The following is a summary of “Durable medication-free remission of sarcoidosis following discontinuation of anti-tumor necrosis factor-α therapy,” published in the January 2023 issue of Pulmonology by Yee, et al.
The most effective time frame for using monoclonal antibodies against tumor necrosis factor-alpha (TNF-α) in the treatment of sarcoidosis remained unknown. According to published research, stopping treatment usually caused a quick return of the condition. For a study, researchers sought to identify and describe sarcoidosis patients who had and maintained medication-free illness remissions after receiving anti-TNF-α antibodies and then stopping those treatments.
A retrospective review of patient records was done to find those who met all three requirements: histopathological confirmation of sarcoidosis; disease remission brought on by anti-TNF-α antibodies since discontinued; and sustained clinical, radiological, and laboratory remission for at least one year without ongoing immunomodulatory medications.
There were 8 individuals with sarcoidosis who continued to experience drug-free remissions. Remissions lasted somewhere between 22 and 132 months. Anti-TNF-α antibodies were used on all patients because they had previously failed to respond adequately to corticosteroid treatment and at least one steroid-sparing medication. All 8 patients had been able to avoid systemic corticosteroid medication for at least a year before anti-TNF-α therapy was stopped (range 12–130 months).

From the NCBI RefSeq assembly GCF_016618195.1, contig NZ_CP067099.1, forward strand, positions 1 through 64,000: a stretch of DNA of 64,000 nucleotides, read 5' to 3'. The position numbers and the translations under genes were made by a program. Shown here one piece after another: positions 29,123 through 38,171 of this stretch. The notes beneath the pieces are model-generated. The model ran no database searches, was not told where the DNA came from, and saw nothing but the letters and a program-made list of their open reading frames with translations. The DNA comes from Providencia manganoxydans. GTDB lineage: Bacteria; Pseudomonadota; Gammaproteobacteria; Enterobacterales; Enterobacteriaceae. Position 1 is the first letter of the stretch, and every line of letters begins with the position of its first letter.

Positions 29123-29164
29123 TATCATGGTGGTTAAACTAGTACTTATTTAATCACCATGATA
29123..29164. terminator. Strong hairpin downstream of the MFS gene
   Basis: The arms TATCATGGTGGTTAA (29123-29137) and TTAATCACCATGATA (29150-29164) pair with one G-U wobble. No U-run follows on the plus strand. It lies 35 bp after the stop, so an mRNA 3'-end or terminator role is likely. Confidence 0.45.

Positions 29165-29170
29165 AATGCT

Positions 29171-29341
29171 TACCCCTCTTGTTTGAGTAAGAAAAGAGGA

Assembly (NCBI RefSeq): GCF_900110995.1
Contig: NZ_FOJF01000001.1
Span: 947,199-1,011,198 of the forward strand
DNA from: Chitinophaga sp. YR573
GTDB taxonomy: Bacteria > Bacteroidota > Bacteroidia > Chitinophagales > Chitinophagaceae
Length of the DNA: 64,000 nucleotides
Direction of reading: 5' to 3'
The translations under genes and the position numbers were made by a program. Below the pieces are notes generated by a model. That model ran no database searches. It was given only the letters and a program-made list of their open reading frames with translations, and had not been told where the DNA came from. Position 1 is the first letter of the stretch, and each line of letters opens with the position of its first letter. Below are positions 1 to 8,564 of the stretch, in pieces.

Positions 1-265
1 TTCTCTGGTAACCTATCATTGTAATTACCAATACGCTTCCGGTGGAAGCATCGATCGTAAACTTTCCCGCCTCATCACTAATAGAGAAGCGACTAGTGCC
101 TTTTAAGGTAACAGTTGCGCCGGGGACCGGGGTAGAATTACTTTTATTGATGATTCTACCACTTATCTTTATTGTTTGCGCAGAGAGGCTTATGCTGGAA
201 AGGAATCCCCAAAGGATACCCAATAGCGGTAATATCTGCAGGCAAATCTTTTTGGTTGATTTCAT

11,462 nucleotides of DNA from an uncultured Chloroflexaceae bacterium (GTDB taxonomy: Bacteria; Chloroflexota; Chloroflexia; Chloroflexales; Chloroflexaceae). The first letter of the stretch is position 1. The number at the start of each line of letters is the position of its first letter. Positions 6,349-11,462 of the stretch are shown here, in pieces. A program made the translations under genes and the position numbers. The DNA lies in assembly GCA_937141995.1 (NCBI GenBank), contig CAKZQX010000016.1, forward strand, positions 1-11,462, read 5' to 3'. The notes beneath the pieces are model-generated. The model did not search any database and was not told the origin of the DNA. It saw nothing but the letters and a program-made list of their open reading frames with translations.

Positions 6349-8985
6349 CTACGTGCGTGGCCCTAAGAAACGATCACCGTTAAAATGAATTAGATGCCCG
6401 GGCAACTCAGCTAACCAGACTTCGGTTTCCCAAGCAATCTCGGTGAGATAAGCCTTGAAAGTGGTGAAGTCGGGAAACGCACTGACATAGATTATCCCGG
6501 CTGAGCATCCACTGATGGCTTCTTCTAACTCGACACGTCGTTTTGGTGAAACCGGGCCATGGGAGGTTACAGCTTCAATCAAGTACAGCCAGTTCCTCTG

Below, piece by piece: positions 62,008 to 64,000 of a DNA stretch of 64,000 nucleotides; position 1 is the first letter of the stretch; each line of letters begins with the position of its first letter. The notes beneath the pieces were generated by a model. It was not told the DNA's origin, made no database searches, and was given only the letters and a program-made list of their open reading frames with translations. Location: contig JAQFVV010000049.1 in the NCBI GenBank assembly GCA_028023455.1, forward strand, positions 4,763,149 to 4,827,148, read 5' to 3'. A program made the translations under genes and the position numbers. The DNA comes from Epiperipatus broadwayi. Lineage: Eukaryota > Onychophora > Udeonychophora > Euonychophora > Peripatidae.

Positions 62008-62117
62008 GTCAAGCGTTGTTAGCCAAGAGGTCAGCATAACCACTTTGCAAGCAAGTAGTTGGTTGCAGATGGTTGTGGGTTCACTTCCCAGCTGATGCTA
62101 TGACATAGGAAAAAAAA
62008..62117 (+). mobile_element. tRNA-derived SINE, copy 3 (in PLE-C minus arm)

The findings implied that anti-TNF-α antibodies might cause extended drug-free remissions in a subset of sarcoidosis patients. During anti-TNF-α therapy, the ability to successfully avoid using corticosteroids may be a promising prognostic sign for ongoing disease remission. The results may contribute to the formulation of guidelines for the best application of these medications and provide insight into the potential pathogenic involvement of TNF-α in the disease.